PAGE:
Yoga asana, the physical practice of postures, is challenging and also rewarding. But, for many abundant-bodied practitioners such as myself, yoga asana can also be an intimidating and exclusionary experience.
Even though I’ve been practising yoga for over 40 years, and have been teaching for nearly two decades, I still feel anxious when stepping into a public yoga class for the first time. More often than not, I receive looks of judgment, fear, and hostility from new instructors who don’t know how to work with a body that looks like mine.
But, what if we created yoga spaces that were more accessible and inviting? How do we welcome students of all shapes, sizes and levels of ability into our public yoga classes?
Body Shaming in the Yoga World
It’s clear that body shaming has found its way onto our yoga mats. Body shaming stems from the beauty, diet, and fitness industry, which is invested in telling us that we aren’t good enough the way we are, and that we must change our bodies in order to be acceptable. In contrast, yoga teaches us that we are perfect just as we are.
One of the first tenets of yoga is ahimsa, which tells us to “do no harm”. To embody the principles of ahimsa within our practice, we must stay away from judgement. Fatphobia and preconceived notions about bodies that are different than our own are ultimately detrimental to the application of ahimsa on our mats. When we come to our mats, it’s imperative that we leave our judgments behind.
Our yoga practices must embody an inward self-reflection and not an outward self-loathing.
Yoga teaches us unity, through an embodied spiritual connection and personal growth. Yoga offers us a bridge to greater understanding, which can help us to simultaneously love humanity and the skin that we are in. External practices and ideals from the diet and fitness culture can halt our progress on the journey towards self-love.
When we exclude non-conforming bodies from this practice, we further eliminate the potential to inspire self-love in those that often need it the most.
The Do’s and Don’t of Teaching Yoga for Bigger Bodies
Big and abundant bodies are capable of a large number of things, and it’s important not to make assumptions about what someone can or cannot do while on the mat. Whenever I show up to a yoga class, I am often told to “do what I can”, and that “there’s always Child’s pose!”.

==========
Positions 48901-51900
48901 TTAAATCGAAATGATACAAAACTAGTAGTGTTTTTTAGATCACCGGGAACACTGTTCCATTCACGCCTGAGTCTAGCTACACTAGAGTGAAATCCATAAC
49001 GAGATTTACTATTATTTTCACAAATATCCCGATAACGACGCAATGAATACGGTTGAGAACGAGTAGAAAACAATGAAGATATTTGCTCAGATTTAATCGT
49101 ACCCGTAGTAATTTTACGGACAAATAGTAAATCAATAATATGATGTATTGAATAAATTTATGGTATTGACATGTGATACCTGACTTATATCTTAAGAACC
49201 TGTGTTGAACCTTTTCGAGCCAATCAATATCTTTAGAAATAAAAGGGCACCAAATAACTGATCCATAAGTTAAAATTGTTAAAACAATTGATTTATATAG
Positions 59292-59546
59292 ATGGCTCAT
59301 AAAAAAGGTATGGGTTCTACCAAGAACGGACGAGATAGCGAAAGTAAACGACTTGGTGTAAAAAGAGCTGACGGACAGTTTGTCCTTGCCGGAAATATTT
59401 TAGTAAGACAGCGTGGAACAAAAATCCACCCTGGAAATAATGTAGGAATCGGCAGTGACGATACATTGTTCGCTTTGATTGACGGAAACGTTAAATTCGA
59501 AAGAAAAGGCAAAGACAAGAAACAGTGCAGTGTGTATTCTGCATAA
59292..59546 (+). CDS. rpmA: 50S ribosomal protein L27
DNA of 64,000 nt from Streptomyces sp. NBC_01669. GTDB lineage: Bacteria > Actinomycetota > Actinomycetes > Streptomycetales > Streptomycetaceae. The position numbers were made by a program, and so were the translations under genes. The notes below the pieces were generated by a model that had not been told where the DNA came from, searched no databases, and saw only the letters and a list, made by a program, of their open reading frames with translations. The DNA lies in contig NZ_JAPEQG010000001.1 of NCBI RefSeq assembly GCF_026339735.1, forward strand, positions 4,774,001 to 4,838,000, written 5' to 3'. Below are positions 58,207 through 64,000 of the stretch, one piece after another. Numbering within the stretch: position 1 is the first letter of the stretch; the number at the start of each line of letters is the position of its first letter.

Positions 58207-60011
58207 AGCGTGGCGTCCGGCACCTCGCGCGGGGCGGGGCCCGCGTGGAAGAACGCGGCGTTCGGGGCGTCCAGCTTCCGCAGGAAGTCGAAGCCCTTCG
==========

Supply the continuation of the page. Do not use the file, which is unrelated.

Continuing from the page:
These statements are code for “I don’t know how to work with your body type or your unique abilities and I don’t want to be bothered or alter my class to accommodate you.” Additional training in programs like Yoga for All and Accessible Yoga can help teachers learn methods of making yoga postures more accessible. By adapting asana in more accessible and inclusive ways, we can begin to invite all people to explore the concepts of self-love within the context of the yoga practice.
Are you ready to make your yoga classes more accessible to students of all shapes, sizes, and levels of ability? Here are the Do’s and Don’t’s of accessible yoga practices.
DON’T assume abundant bodied practitioners need or want your help.
Ask your students how you can best serve them, and then let them know that you are available to help them if and when they require assistance. Abundant bodies can be fit and flexible, and not require any additional help from their instructors.
DON’T be a cheerleader.
Some students may feel intimidated or self-conscious on their mats. Drawing attention to them can make them feel uncomfortable. Private personal words of encouragement can be helpful, but singling people out and cheering them on can be embarrassing.
DON’T offer diet tips or tell yoga weight loss stories.
Believe or not, some people are not trying to lose weight. Pop culture is already bombarding us with diet and weight loss tips—our yoga mats and our yoga classes should offer us peace and acceptance. Harmful diet culture has no place on the mat. Sometimes minding your own business is the most spiritual thing you can do.
Here are some things I suggest you do:
DO normalise props.
Make sure everyone in the class has a prop even if they don’t need one. Offer asana options with and without props so students can customise their practices according to their own needs.
DO teach progressively.
Provide options for different poses (modifications, use of props, etc.) and encourage students to try various stages of asana.
DO speak in the affirmative and use positive language.
Instead of phrasing adjustments and modifications by saying: “If you can’t…” try saying “If you can…” or “I invite you to try…”
DO remember that this practice is for everyone.
Smile, say “please” and introduce yourself to your students. Reassure your students that you’re there to help them, and remind them that coming to your class was a good decision. Let them know that it’s OK to have fun while they’re moving their bodies and enjoying their breath. Give your students permission to take their time, opt out of poses that aren’t comfortable, choose different options, and ask for help along they way.
Yoga offers us a path to greater understanding and a deeper connection to ourselves and others. This path requires our patience, compassion, reflection, and connection. It all starts with teachers and communities that are open to serving each other in a way that inspires unity through inclusion. After all, unity is what yoga is all about.